Do this routine once a week to keep your rice cooker functional and clean!

Use Oil to Break the Foam Apart

This is a tried and tested trick to stop the rice from boiling over and keep the grains from getting soggy. When you notice a large amount of foam accumulating over the boiling rice, drizzle some olive oil on it.

The oil will quickly break the foam apart and cause it to settle back, so there’s no boilover; apart from preventing rice boilovers, olive oil is also helpful for keeping rice grains intact.

Try this tip and see the difference if you’re a fan of long, aromatic rice grains.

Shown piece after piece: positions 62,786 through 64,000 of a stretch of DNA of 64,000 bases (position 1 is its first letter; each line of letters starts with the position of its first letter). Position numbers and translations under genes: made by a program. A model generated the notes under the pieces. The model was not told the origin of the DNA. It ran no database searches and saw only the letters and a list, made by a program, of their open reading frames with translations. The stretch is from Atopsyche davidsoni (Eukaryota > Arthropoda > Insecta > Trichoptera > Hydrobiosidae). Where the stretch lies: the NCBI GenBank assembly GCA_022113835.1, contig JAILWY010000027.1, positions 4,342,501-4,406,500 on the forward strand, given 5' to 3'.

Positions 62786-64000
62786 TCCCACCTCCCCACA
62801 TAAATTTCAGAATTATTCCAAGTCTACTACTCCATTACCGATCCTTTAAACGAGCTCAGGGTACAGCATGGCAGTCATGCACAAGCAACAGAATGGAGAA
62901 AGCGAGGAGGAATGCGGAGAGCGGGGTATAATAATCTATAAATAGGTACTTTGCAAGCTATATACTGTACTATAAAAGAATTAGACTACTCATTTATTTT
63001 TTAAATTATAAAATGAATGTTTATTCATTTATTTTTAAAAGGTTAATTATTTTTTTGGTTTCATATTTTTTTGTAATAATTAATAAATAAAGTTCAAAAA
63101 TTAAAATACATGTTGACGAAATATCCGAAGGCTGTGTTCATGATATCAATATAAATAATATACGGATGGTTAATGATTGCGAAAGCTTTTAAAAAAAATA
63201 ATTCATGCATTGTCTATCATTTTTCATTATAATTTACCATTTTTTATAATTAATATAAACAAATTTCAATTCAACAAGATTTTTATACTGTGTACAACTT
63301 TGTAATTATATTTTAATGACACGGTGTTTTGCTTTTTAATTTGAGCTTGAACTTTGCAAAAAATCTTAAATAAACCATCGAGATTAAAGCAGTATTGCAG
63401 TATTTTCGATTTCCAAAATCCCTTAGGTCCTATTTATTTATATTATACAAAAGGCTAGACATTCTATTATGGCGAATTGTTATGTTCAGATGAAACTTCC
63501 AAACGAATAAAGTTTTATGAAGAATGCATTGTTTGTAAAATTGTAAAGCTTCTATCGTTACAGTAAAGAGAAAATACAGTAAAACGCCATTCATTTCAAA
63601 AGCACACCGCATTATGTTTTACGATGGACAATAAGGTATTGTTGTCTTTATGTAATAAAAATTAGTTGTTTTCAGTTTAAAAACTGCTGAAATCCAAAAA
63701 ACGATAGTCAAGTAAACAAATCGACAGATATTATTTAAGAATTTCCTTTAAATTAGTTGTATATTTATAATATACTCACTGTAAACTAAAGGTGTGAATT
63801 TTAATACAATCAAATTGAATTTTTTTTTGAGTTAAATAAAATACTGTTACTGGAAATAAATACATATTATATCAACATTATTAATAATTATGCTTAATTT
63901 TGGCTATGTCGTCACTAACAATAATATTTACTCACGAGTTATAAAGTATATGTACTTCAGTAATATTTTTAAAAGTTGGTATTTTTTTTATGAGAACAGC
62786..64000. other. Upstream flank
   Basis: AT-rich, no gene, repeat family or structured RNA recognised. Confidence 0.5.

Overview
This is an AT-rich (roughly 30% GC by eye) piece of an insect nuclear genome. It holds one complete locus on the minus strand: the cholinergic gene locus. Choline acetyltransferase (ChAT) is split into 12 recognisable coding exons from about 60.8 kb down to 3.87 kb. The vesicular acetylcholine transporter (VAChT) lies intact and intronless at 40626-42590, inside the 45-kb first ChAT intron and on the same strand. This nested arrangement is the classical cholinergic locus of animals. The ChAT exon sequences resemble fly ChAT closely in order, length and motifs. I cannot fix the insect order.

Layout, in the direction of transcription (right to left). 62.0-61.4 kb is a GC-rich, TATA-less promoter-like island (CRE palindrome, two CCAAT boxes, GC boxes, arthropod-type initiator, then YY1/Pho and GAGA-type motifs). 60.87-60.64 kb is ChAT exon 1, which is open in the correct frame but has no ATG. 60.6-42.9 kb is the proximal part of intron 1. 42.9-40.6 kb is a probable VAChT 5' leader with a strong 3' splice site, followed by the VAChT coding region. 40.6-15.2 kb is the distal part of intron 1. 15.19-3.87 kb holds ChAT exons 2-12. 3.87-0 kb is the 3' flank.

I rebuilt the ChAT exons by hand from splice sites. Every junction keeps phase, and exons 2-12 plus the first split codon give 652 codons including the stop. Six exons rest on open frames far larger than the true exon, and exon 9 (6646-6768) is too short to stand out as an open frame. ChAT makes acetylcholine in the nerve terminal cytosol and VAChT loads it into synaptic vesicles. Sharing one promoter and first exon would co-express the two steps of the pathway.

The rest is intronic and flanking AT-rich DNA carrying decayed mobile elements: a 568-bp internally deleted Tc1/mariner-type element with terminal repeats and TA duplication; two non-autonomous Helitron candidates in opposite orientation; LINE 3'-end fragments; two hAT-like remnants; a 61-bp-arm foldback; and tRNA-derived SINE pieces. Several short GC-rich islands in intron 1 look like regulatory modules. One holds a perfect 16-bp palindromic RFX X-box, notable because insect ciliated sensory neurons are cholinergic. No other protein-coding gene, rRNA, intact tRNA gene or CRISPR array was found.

Use Less-Starchy Rice

Sure, searching for the right kind of rice is a hassle; it will save you a lot of cleaning effort and time.

Brown rice has a higher starch percentage than white (also called washed) rice grains, resulting in lower boilover accidents when you use the latter.

If you have tried the above-listed measures and you’re still facing rice and water boilovers from the rice cooker, finding less-starchy rice can help.

Cover the Cooker’s Vent Hole with Paper Towel

If you’re facing small spillovers and occasional boilovers with the rice cooker, something as simple as covering its vent hole can be of great help. Spread a damp paper towel about the lid’s vent holes to absorb the extra moisture and stop foam build-up in the cooker.

But be mindful that doing so can make the rice grains soggy – do this trick for a limited time while boiling rice and remove the towel as soon as the foam subsides.